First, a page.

And the evaluation part is especially tricky. I mean, can I expect all students in an anthropology and sociology class to demonstrate a particular skill set? And in doing so am I obligated to teach that skill set to other students who do not share our focus and emphasis? I believe there are amazing merits to disciplinary studies, and I'd like to teach some kind of specific skill-set. But I also have to acknowledge that I am unable to dedicate class time to both foundational skills and introducing new content. (It's hard enough to work with 70 students for one three-hour block a week.) I need students to have a body of shared skills before we can get to the business of working and learning together.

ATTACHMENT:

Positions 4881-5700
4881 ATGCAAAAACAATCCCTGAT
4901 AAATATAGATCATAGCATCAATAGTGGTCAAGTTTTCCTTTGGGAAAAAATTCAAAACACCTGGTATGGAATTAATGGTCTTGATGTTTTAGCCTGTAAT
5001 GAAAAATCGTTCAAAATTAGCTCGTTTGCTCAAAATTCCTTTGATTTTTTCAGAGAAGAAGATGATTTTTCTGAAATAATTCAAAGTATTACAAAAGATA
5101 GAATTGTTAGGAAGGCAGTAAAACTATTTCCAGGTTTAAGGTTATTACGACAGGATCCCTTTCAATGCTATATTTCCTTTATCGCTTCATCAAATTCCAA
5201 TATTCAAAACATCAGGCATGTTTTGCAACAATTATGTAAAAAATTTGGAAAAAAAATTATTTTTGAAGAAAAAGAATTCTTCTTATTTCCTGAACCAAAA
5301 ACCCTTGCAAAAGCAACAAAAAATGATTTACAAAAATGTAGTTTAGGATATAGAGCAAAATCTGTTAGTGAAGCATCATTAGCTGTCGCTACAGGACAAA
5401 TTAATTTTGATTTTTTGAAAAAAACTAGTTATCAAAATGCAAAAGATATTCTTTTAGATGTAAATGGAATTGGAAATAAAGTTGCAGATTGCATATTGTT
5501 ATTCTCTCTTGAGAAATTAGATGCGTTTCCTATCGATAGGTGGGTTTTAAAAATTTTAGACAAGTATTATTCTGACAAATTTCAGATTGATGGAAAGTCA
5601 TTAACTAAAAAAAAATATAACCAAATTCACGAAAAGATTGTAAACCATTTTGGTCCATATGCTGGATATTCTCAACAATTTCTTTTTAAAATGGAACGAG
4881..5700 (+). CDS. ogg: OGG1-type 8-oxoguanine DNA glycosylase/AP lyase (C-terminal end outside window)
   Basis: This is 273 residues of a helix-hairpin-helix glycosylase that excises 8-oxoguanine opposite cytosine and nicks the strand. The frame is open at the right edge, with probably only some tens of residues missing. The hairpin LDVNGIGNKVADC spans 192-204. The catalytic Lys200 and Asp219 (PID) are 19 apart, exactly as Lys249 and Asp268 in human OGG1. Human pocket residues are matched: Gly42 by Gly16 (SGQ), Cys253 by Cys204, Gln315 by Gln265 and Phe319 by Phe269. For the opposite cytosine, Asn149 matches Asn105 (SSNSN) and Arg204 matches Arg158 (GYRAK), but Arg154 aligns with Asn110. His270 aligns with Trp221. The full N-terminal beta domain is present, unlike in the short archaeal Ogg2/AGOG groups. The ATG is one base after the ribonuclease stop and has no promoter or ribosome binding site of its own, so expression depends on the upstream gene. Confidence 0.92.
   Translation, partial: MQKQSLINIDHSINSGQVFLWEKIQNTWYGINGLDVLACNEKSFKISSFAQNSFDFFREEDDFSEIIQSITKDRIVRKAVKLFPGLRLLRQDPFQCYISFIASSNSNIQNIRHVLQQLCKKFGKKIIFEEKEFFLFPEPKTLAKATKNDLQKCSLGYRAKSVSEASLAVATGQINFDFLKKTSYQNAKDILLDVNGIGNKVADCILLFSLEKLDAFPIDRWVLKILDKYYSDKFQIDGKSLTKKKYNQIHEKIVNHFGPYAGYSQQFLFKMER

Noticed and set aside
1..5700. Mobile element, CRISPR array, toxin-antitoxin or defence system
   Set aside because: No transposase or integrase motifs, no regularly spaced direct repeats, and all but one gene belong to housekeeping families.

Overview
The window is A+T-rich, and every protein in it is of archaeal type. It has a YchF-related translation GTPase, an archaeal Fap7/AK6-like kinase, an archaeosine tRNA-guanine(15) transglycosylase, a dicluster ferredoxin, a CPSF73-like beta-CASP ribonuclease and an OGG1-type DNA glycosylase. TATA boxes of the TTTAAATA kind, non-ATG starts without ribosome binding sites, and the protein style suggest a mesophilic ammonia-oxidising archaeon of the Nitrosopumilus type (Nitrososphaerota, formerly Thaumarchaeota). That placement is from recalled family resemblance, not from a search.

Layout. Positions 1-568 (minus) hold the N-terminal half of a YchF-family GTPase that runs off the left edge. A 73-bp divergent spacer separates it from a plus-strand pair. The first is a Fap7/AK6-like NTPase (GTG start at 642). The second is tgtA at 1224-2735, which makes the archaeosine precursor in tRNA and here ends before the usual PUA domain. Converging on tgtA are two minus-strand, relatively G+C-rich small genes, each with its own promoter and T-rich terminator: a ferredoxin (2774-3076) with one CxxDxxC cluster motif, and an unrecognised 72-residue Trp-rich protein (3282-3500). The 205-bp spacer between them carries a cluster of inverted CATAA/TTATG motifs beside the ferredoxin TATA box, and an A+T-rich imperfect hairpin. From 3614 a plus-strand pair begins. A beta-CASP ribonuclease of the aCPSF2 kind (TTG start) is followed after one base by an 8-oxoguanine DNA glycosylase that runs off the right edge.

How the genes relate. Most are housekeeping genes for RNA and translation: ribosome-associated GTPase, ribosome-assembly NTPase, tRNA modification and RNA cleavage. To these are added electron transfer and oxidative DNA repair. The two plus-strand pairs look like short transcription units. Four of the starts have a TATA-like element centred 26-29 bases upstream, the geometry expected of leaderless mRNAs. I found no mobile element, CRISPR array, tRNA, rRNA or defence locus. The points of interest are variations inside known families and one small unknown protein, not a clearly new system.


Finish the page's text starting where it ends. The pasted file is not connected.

I wonder why we don't teach more first year seminars on research skills? I mean, is it unreasonable to expect all second year students in the arts and sciences to know how to locate and critically evaluate information? It's not like there aren't systematic, and well-established, methods across disciplines for doing just that!

Anyway, so the term was challenging. And sometimes depressing. But it was fun too - still totally worth it - and I'm looking forward to doing it all again!

[more teaching carnival]